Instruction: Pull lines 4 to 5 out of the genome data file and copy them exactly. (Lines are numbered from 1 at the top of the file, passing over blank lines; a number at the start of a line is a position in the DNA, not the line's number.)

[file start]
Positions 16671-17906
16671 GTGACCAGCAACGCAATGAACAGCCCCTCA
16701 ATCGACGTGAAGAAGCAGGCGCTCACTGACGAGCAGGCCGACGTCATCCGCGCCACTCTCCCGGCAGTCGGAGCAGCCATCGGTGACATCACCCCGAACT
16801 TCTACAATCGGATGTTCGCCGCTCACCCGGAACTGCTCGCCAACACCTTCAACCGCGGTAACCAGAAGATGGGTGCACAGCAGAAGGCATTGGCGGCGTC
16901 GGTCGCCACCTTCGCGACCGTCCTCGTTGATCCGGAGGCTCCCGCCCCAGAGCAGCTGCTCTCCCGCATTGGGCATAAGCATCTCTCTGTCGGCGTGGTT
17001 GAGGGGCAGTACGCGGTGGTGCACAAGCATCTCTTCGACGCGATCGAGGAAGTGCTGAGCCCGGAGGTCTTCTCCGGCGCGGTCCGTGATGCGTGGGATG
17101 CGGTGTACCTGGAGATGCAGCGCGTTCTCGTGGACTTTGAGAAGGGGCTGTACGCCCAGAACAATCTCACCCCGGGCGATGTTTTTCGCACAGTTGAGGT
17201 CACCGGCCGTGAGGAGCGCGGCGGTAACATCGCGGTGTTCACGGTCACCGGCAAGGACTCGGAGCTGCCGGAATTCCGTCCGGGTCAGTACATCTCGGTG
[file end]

16801 TCTACAATCGGATGTTCGCCGCTCACCCGGAACTGCTCGCCAACACCTTCAACCGCGGTAACCAGAAGATGGGTGCACAGCAGAAGGCATTGGCGGCGTC
16901 GGTCGCCACCTTCGCGACCGTCCTCGTTGATCCGGAGGCTCCCGCCCCAGAGCAGCTGCTCTCCCGCATTGGGCATAAGCATCTCTCTGTCGGCGTGGTT